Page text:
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Welcome to the October 2018 Newsletter from Certax Accounting Catford & Lewisham

Plans to abolish Class 2 national insurance contributions (NICs) have been scrapped by the government. Class 2 NICs were due to be abolished in April 2019, but the government has now confirmed that they will not be abolished during this Parliament.

Meanwhile, as the Brexit negotiations continue, the government has released additional ‘no deal’ Brexit advisory documents, covering such areas as mobile phone roaming charges, passports, and driving in the EU after Brexit.

Government scraps its plan to abolish Class 2 national insurance contributions

The government has scrapped its plans to abolish Class 2 national insurance contributions (NICs). They were originally due to be abolished in April 2018, but the plans were delayed for a year until April 2019. The government has now announced that Class 2 NICs will not be abolished during this Parliament.

Former Chancellor George Osborne first announced the plans, stating that abolishing Class 2 NICs would benefit an estimated 3.4 million self-employed workers. Class 2 NICs are currently paid at a rate of £2.95 per week by self-employed individuals with profits of £6,205 or more per year.

In a written statement to MPs, Robert Jenrick, Exchequer Secretary to the Treasury, stated that eliminating Class 2 NICs would have introduced ‘greater complexity' to the UK tax system.

Mr Jenrick also said that a ‘significant number’ of self-employed individuals on low profits would have experienced a rise in the amount they voluntarily pay to secure access to the State Pension.

He commented: 'The government remains committed to simplifying the tax system for the self-employed, and will keep this issue under review in the context of the wider tax system and the sustainability of the public finances.'

Responding to the government’s decision to scrap the tax cut, Mike Cherry, National Chairman of the Federation of Small Businesses (FSB), said: 'The move is extremely disappointing and flies in the face of tax simplification.

'Rather than hitting more than three million self-employed people with this levy, the Treasury should have worked harder to develop more effective ways to protect around 300,000 low-earners and maintain their contributions for the State Pension.'

Government publishes additional 'no deal' Brexit advisory documents

The government has published additional technical notices, offering further guidance for businesses and individuals in the event of a 'no deal' Brexit.

Following on from the 24 technical notices that were published in August, these new notices cover areas such as mobile phone roaming charges in Europe, and contingency plans for driving licences and passports.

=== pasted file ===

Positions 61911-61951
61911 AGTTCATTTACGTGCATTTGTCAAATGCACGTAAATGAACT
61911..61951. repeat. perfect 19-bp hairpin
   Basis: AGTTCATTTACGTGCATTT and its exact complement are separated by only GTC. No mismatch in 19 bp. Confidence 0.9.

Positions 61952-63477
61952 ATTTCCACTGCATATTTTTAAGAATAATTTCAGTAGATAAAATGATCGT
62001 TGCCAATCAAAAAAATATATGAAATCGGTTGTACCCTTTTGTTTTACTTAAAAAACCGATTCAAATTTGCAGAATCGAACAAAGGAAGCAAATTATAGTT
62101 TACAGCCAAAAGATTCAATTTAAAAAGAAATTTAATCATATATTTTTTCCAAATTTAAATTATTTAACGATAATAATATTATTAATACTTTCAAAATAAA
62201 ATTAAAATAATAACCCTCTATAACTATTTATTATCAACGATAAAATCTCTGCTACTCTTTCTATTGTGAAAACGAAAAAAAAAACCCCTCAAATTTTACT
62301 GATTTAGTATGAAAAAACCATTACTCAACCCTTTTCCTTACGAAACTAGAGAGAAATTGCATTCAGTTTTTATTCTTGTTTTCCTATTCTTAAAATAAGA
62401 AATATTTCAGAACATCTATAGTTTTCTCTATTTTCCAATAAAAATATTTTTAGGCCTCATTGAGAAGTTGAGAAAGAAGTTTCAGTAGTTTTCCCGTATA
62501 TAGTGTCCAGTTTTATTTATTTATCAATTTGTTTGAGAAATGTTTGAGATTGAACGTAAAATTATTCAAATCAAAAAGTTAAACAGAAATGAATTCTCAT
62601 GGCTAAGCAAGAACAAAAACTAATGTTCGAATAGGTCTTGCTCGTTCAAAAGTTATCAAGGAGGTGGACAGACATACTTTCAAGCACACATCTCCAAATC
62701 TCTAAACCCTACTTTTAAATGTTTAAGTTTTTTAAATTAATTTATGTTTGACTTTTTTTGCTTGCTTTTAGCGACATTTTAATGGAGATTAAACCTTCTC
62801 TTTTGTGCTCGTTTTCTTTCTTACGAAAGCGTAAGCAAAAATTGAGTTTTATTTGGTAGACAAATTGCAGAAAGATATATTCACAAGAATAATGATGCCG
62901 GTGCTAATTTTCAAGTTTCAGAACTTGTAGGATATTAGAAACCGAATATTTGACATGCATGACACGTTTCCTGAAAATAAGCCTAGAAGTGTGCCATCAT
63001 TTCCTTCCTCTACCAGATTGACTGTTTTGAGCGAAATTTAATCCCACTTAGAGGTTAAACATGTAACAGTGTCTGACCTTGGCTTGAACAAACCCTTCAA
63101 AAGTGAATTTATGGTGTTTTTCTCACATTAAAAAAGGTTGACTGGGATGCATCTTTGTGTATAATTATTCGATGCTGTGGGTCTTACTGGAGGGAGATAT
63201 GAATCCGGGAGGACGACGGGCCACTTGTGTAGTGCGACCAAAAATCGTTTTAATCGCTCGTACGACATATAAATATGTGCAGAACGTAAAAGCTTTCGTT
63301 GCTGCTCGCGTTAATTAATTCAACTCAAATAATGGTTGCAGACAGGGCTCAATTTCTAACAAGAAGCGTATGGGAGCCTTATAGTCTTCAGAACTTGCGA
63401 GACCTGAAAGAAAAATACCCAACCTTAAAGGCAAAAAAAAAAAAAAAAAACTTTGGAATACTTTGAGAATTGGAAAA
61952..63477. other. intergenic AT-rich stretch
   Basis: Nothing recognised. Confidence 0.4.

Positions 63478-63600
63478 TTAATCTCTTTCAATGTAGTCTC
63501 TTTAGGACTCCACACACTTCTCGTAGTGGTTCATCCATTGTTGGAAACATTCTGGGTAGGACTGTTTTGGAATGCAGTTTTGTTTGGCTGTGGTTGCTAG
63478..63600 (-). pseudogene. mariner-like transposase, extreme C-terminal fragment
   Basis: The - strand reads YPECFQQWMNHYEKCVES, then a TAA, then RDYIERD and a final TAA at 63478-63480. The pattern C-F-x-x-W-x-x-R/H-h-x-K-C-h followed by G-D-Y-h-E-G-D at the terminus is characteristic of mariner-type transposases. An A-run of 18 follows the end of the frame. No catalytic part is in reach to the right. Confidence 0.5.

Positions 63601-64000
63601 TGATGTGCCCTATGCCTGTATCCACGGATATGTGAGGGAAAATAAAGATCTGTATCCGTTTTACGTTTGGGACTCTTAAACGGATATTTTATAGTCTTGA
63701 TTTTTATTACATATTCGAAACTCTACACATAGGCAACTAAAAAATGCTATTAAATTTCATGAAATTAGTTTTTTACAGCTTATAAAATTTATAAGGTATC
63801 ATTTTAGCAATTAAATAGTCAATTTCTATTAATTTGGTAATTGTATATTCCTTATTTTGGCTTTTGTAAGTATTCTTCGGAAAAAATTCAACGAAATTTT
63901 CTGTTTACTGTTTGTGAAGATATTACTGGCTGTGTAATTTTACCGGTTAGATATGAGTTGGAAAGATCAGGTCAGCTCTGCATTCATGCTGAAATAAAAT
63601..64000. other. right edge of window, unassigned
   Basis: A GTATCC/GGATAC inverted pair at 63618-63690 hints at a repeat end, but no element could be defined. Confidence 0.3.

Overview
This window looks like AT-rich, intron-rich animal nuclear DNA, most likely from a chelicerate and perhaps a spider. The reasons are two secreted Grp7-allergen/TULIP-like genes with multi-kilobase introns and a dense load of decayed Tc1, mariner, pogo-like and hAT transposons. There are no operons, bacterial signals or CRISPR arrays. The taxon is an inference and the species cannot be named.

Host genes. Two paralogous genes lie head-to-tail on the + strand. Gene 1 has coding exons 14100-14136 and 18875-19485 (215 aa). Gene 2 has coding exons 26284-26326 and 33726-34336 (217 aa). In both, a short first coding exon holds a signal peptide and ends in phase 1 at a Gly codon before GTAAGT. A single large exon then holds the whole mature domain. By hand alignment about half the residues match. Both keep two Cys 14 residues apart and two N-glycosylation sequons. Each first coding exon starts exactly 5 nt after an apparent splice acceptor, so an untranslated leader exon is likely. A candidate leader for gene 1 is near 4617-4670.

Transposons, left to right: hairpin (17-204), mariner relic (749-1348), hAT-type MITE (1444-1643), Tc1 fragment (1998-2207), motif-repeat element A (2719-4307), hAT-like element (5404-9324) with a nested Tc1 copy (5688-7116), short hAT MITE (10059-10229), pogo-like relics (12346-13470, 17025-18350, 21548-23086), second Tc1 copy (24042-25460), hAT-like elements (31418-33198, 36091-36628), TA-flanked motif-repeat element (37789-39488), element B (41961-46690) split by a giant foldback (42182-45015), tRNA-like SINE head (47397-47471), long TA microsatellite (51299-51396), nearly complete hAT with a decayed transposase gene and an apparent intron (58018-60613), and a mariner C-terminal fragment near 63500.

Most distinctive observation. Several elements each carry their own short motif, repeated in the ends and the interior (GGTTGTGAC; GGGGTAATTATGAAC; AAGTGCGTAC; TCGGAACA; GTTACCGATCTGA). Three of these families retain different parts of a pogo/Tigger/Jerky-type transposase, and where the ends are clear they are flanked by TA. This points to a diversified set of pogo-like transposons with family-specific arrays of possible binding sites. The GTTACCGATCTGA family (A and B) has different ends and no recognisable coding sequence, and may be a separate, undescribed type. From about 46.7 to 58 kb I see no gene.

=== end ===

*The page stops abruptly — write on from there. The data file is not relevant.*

According to the advice, free data roaming for people using their mobile phones in another EU country will no longer be guaranteed, although most phone companies state that they will not reinstate previous charges. If operators were to reinstate the charges, the government has said that it will set a cap of £45 a month for those using data abroad.

Meanwhile, UK drivers who choose to drive in the EU may require an international driving permit, according to the documents.

Passports, too, will change, beginning with the removal of the words 'European Union', followed by the issuing of blue passports, starting from late 2019. The papers advise those travelling to the EU to ensure that they have at least six months on their passport, in the event of 'no deal'.

The latest notices also cover such areas as vehicle type-approval, data protection, the Common Travel Area arrangements, and UK airlines' rights in the event of no deal.

Speaking ahead of the release of the documents, Brexit Secretary Dominic Raab insisted that the UK would not pay the full £39 billion Brexit 'divorce bill' if the UK fails to reach an agreement with EU. He added that the UK would 'recognise our strict legal obligations' but that the amount paid would be 'significantly, substantially lower'.

Responding to the latest technical notices, the Confederation of British Industry (CBI) stated that UK firms will be 'hit with a sledgehammer in the event of no deal'. Carolyn Fairbairn, Director General of the CBI, added: 'But it is right that the government helps businesses – particularly small firms – plan for 'no deal' and the changes that will come when the UK does strike a deal.'

Further 'no deal' Brexit publications are expected to be released in the coming weeks.


'At a time of massive change and uncertainty, business would not forgive a timid ‘business as usual’ Autumn Budget, nor tax hikes that make UK companies less competitive around the world.'

Dr Adam Marshall, Director General of the British Chambers of Commerce, commenting on the downgrading of UK growth forecasts for 2018.

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